Edited by Thomas L. Masson.
let alone, to dive dismally into motives, to trace subtle connections, to analyze uncomfortable sensations, and to exercise in all cases a discreet and conscientious severity, when what we really want and need is half an hour's amusement. There is no stronger proof of the great change that has swept over mankind than the sight of a nation which used to chuckle over "Tom Jones" absorbing a few years ago countless editions of "Robert Elsmer e." What is droller still is that the people who read "Robert Elsmere" would think it wrong to enjoy "Tom Jones," and that the people who enjoyed "Tom Jones" would have thought it wrong to read "Robert Elsmere"; and that the people who, wishing to be on the safe side of virtue, think it wrong to read either, are scorned greatly as lacking true moral discrimination.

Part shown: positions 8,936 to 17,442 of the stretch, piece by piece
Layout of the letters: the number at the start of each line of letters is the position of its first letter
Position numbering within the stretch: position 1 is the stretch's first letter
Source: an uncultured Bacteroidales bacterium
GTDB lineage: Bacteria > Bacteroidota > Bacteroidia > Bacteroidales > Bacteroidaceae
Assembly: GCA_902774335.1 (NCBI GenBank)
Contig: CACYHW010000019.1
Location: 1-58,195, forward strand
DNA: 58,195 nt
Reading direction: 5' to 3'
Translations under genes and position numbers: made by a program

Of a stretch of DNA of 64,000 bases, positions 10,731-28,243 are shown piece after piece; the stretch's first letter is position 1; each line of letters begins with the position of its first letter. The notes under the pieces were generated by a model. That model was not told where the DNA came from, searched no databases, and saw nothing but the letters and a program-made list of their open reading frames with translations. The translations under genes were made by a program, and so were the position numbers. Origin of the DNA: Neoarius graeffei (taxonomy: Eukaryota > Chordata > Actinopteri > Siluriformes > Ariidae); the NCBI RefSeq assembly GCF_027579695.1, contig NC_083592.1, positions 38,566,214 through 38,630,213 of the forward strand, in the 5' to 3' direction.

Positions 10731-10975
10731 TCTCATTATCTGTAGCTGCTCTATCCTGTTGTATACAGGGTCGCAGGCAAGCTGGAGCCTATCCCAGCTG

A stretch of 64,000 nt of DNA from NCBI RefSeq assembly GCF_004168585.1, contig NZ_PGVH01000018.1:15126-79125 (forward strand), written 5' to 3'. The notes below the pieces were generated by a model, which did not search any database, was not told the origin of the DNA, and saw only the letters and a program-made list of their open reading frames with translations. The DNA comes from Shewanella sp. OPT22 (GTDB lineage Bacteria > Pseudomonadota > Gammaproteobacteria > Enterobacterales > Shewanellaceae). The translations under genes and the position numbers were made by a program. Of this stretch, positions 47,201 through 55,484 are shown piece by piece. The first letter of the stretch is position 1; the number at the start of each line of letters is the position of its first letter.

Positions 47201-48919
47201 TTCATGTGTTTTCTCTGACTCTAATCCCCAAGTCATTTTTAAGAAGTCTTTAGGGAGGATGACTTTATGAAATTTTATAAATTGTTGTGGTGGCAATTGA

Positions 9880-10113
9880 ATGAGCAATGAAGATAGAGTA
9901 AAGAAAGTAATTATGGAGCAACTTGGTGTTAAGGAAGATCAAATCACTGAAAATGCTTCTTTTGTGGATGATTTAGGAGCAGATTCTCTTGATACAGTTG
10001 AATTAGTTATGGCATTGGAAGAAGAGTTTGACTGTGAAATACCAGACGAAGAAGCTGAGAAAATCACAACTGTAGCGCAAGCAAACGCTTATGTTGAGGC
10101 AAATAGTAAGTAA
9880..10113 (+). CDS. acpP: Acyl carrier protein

Now he would be a brave man who would undertake to defend the utterly indefensible literature of the past. Where it was most humorous it was also most coarse, wanton and cruel; but, in banishing these obje